Banach fixed-point theorem

Banach fixed-point theorem In mathematics, the Banach fixed-point theorem (also known as the contraction mapping theorem or contractive mapping theorem) is an important tool in the theory of metric spaces; it guarantees the existence and uniqueness of fixed points of certain self-maps of metric spaces, and provides a constructive method to find those fixed points. It can be understood as an abstract formulation of Picard's method of successive approximations.[1] The theorem is named after Stefan Banach (1892–1945) who first stated it in 1922.[2][3] Contents 1 Statement 2 Proof 3 Applications 4 Converses 5 Generalizations 6 See also 7 Notes 8 References Statement Definition. Let {displaystyle (X,d)} be a complete metric space. Then a map {displaystyle T:Xto X} is called a contraction mapping on X if there exists {displaystyle qin [0,1)} such that {displaystyle d(T(x),T(y))leq qd(x,y)} for all {displaystyle x,yin X.} Banach Fixed Point Theorem. Let {displaystyle (X,d)} be a non-empty complete metric space with a contraction mapping {displaystyle T:Xto X.} Then T admits a unique fixed-point {displaystyle x^{*}} in X (i.e. {displaystyle T(x^{*})=x^{*})} . Furthermore, {displaystyle x^{*}} can be found as follows: start with an arbitrary element {displaystyle x_{0}in X} and define a sequence {displaystyle (x_{n})_{nin mathbb {N} }} by {displaystyle x_{n}=T(x_{n-1})} for {displaystyle ngeq 1.} Then {displaystyle lim _{nto infty }x_{n}=x^{*}} .

Remark 1. The following inequalities are equivalent and describe the speed of convergence: {displaystyle {begin{aligned}d(x^{*},x_{n})&leq {frac {q^{n}}{1-q}}d(x_{1},x_{0}),\d(x^{*},x_{n+1})&leq {frac {q}{1-q}}d(x_{n+1},x_{n}),\d(x^{*},x_{n+1})&leq qd(x^{*},x_{n}).end{aligned}}} Any such value of q is called a Lipschitz constant for {displaystyle T} , and the smallest one is sometimes called "the best Lipschitz constant" of {displaystyle T} .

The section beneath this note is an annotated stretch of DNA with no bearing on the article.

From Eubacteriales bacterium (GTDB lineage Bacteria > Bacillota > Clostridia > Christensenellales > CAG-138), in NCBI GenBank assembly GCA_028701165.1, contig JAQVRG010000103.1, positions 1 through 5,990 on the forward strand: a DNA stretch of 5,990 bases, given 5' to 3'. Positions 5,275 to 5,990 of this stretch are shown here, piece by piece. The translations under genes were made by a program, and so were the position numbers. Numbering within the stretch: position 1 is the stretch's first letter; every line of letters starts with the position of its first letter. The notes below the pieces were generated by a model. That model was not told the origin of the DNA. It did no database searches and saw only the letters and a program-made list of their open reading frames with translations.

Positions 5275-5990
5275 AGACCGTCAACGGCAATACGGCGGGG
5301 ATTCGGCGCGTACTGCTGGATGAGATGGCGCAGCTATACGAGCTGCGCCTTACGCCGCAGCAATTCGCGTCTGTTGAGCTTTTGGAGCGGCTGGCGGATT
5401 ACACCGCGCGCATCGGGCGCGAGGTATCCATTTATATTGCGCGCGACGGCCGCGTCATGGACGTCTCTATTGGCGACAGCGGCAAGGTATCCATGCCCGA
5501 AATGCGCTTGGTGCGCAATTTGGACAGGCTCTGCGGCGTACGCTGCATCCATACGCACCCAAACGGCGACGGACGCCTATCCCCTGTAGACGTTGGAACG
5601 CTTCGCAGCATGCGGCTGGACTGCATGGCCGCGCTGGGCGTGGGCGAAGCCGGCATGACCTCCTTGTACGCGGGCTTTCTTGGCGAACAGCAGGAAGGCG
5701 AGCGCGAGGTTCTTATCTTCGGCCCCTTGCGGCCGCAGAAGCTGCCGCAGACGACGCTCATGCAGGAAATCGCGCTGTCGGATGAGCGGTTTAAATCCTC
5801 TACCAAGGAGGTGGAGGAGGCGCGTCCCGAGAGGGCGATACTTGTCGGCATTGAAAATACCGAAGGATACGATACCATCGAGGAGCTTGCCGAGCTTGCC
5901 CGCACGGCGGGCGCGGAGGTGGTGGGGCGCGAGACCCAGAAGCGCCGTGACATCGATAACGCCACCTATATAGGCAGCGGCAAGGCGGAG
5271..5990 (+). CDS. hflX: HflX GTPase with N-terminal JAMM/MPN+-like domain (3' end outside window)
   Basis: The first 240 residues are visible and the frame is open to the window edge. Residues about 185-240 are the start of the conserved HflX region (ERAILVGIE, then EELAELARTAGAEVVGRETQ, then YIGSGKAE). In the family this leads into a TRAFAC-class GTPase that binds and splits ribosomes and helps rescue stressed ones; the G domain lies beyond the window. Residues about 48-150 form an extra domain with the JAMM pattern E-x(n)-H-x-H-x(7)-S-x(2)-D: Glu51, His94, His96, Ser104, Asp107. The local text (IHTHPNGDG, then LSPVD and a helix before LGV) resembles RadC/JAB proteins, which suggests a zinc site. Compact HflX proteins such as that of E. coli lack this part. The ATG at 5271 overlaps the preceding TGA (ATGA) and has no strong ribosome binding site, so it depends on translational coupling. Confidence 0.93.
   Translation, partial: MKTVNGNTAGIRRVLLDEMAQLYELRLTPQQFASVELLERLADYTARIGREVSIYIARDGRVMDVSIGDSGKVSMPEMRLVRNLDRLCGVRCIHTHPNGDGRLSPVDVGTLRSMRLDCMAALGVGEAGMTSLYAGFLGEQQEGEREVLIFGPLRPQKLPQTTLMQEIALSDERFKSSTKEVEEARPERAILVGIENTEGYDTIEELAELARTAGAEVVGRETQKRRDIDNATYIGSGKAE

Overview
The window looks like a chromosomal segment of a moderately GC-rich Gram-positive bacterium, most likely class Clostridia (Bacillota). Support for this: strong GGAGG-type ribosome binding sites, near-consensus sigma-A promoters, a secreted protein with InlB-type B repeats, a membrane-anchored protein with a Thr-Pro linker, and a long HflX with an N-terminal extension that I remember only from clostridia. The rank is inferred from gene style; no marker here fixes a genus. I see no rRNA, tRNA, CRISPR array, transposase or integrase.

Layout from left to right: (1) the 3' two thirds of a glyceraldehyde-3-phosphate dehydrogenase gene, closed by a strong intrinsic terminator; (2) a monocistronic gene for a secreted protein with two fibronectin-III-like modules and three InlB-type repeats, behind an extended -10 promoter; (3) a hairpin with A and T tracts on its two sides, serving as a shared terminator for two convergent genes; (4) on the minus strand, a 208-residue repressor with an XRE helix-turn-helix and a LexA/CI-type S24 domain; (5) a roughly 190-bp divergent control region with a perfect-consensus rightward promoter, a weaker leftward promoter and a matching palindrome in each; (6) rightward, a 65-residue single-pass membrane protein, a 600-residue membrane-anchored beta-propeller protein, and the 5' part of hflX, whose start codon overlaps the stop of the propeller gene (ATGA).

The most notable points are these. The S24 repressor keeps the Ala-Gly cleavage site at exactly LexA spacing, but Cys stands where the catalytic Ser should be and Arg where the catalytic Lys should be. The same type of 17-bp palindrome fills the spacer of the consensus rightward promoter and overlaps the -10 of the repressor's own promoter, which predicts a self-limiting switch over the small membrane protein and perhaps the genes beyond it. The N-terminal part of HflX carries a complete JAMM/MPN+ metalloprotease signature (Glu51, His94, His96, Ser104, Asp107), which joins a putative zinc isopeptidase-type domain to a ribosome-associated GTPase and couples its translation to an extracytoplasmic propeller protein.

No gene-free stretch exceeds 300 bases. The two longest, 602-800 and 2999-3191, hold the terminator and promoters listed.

Remark 2. {displaystyle d(T(x),T(y)) n: {displaystyle {begin{aligned}d(x_{m},x_{n})&leq d(x_{m},x_{m-1})+d(x_{m-1},x_{m-2})+cdots +d(x_{n+1},x_{n})\&leq q^{m-1}d(x_{1},x_{0})+q^{m-2}d(x_{1},x_{0})+cdots +q^{n}d(x_{1},x_{0})\&=q^{n}d(x_{1},x_{0})sum _{k=0}^{m-n-1}q^{k}\&leq q^{n}d(x_{1},x_{0})sum _{k=0}^{infty }q^{k}\&=q^{n}d(x_{1},x_{0})left({frac {1}{1-q}}right).end{aligned}}} Let ε > 0 be arbitrary. Since q ∈ [0, 1), we can find a large {displaystyle Nin mathbb {N} } so that {displaystyle q^{N}<{frac {varepsilon (1-q)}{d(x_{1},x_{0})}}.} Therefore, by choosing m and n greater than N we may write: {displaystyle d(x_{m},x_{n})leq q^{n}d(x_{1},x_{0})left({frac {1}{1-q}}right)qd(p_{1},p_{2}).} Applications A standard application is the proof of the Picard–Lindelöf theorem about the existence and uniqueness of solutions to certain ordinary differential equations. The sought solution of the differential equation is expressed as a fixed point of a suitable integral operator which transforms continuous functions into continuous functions. The Banach fixed-point theorem is then used to show that this integral operator has a unique fixed point. One consequence of the Banach fixed-point theorem is that small Lipschitz perturbations of the identity are bi-lipschitz homeomorphisms. Let Ω be an open set of a Banach space E; let I : Ω → E denote the identity (inclusion) map and let g : Ω → E be a Lipschitz map of constant k < 1. Then Ω′ := (I+g)(Ω) is an open subset of E: precisely, for any x in Ω such that B(x, r) ⊂ Ω one has B((I+g)(x), r(1−k)) ⊂ Ω′; I+g : Ω → Ω′ is a bi-lipschitz homeomorphism; precisely, (I+g)−1 is still of the form I + h : Ω → Ω′ with h a Lipschitz map of constant k/(1−k). A direct consequence of this result yields the proof of the inverse function theorem. It can be used to give sufficient conditions under which Newton's method of successive approximations is guaranteed to work, and similarly for Chebyshev's third order method. It can be used to prove existence and uniqueness of solutions to integral equations. It can be used to give a proof to the Nash embedding theorem.[4] It can be used to prove existence and uniqueness of solutions to value iteration, policy iteration, and policy evaluation of reinforcement learning.[5] It can be used to prove existence and uniqueness of an equilibrium in Cournot competition,[6] and other dynamic economic models.[7] Converses Several converses of the Banach contraction principle exist. The following is due to Czesław Bessaga, from 1959: Let f : X → X be a map of an abstract set such that each iterate fn has a unique fixed point. Let {displaystyle qin (0,1),} then there exists a complete metric on X such that f is contractive, and q is the contraction constant. Indeed, very weak assumptions suffice to obtain such a kind of converse. For example if {displaystyle f:Xto X} is a map on a T1 topological space with a unique fixed point a, such that for each {displaystyle xin X} we have fn(x) → a, then there already exists a metric on X with respect to which f satisfies the conditions of the Banach contraction principle with contraction constant 1/2.[8] In this case the metric is in fact an ultrametric. Generalizations There are a number of generalizations (some of which are immediate corollaries).[9] Let T : X → X be a map on a complete non-empty metric space. Then, for example, some generalizations of the Banach fixed-point theorem are: Assume that some iterate Tn of T is a contraction. Then T has a unique fixed point. Assume that for each n, there exist cn such that d(Tn(x), Tn(y)) ≤ cnd(x, y) for all x and y, and that {displaystyle sum nolimits _{n}c_{n}

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